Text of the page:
Causalgia

Below you will find more information about Causalgia from Medigest. If you believe that you are suffering from any of the symptoms of Causalgia it is important that you obtain an accurate diagnosis from a medical professional to ensure that you obtain the correct medication or treatment for your condition. There are medical conditions that carry similar symptoms associated with Causalgia and therefore the information provided by Medigest is offered as a guideline only and should never be used in preference to seeking professional medical advice. The information relating to Causalgia comes from a third party source and Medigest will not be held liable for any inaccuracies relating to the information shown.

Definition

Causalgia is defined as a chronic pain disease that typically affects the leg or arm. It is characterized by reduced motion range of the hand and shoulder of an affected arm. In rare cases, it can involve other parts of the body.

Diagnosis

Doctors can base their diagnosis on review of patient's medical history, bone scan, physical examination, X-rays, MRI, and sympathetic nervous system tests.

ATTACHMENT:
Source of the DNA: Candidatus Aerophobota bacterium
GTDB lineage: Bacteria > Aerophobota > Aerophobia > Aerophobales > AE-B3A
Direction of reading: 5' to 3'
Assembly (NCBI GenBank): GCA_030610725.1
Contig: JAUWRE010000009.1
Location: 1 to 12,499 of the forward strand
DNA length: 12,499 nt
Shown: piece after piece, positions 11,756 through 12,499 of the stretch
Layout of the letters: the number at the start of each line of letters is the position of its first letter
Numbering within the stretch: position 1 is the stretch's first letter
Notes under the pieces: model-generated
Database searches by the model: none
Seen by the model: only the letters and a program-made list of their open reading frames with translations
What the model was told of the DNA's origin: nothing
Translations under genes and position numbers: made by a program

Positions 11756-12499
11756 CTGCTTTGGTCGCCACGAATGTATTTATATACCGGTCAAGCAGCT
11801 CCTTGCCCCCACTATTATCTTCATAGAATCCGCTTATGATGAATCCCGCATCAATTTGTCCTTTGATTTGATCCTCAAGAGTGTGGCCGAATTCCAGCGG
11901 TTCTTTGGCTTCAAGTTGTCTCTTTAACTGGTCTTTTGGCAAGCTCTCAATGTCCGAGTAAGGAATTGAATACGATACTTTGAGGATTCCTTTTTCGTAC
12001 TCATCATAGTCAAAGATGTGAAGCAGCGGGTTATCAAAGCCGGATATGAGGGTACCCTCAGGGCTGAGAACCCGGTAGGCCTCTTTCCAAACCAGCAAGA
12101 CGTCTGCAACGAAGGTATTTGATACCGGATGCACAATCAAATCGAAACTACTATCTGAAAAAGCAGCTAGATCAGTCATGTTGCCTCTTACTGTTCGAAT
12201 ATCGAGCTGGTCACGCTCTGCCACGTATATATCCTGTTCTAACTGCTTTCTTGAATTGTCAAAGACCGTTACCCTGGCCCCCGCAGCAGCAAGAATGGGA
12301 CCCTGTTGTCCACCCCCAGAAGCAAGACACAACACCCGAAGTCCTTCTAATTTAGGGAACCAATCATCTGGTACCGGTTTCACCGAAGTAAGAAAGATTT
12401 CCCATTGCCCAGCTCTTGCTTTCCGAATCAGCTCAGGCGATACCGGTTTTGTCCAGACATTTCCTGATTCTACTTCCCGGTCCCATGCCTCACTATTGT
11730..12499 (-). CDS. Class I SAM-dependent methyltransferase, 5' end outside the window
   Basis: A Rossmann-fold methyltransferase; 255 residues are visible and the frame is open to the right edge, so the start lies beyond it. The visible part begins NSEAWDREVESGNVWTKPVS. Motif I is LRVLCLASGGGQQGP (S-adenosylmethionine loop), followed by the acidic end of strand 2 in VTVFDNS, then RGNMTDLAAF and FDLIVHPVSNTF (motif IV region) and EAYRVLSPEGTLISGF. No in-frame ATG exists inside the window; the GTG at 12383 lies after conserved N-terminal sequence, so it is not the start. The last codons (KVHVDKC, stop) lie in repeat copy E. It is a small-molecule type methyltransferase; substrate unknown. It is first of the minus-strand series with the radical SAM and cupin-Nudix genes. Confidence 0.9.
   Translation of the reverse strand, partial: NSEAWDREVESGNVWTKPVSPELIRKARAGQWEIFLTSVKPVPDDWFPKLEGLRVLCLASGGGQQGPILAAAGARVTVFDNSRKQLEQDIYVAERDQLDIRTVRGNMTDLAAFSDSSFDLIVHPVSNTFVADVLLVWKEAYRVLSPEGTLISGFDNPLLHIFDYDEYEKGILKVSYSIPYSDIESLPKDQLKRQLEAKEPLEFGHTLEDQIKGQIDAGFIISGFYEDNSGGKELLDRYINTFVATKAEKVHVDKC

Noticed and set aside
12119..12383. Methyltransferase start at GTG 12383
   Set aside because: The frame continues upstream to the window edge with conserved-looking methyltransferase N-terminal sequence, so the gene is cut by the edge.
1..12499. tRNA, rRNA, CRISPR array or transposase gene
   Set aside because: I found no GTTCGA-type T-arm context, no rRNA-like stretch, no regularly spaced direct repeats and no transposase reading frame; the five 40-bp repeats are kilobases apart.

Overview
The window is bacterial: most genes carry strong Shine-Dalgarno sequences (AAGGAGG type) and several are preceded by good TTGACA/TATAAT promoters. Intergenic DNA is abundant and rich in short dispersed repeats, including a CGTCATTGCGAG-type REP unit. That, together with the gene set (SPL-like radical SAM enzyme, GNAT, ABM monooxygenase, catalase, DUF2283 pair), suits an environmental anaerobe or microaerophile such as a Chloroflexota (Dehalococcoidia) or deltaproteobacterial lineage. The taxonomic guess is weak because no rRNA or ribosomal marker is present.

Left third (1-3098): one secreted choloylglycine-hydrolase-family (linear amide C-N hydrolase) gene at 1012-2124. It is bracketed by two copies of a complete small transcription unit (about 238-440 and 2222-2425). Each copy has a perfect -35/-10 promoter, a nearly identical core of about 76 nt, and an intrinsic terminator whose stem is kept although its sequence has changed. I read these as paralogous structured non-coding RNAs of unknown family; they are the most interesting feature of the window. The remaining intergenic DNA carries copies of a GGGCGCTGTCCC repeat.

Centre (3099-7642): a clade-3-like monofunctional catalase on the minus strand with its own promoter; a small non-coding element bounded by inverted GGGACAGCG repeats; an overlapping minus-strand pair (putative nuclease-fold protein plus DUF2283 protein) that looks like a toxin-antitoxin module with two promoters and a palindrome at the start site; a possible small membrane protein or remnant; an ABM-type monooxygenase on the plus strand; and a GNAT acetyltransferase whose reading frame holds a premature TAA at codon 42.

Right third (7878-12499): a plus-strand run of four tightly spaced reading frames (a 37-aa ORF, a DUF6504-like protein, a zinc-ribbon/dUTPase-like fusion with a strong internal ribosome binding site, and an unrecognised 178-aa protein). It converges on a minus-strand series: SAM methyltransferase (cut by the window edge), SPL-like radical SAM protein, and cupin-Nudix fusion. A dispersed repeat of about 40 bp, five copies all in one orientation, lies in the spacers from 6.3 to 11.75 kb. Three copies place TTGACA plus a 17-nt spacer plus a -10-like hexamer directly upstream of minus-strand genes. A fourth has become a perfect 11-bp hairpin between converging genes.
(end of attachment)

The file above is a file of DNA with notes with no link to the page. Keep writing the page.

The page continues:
Treatment

Remarkable improvement is likely if treatment starts within some months of the first symptoms. Treatment alternatives include medications, application of cold and heat to swelling, capsaicin, physical therapy, TENS, sympathetic nerve-blocking medicine, spinal cord stimulation, and biofeedback.

Symptoms and Signs

The major symptom of this condition is intense pain, frequently expressed as "burning pain". Other symptoms include shiny skin, skin sensitivity, temperature hypersensitivity, skin changes, bone changes, tissue swelling, excessive sweating, severe sensitivity to touch, red skin, hand swelling, hand tenderness, decreased range of hand and shoulder motion, strength loss, and grooved nails.

Causes

The condition is caused by a distinctive nerve injury. Several cases of the illness occur after forceful trauma to the leg or arm; others traumas can also lead to the condition, such as heart attacks, surgery, fractures, and infections. It isn't well understood as to why the injuries sometimes set off the condition.

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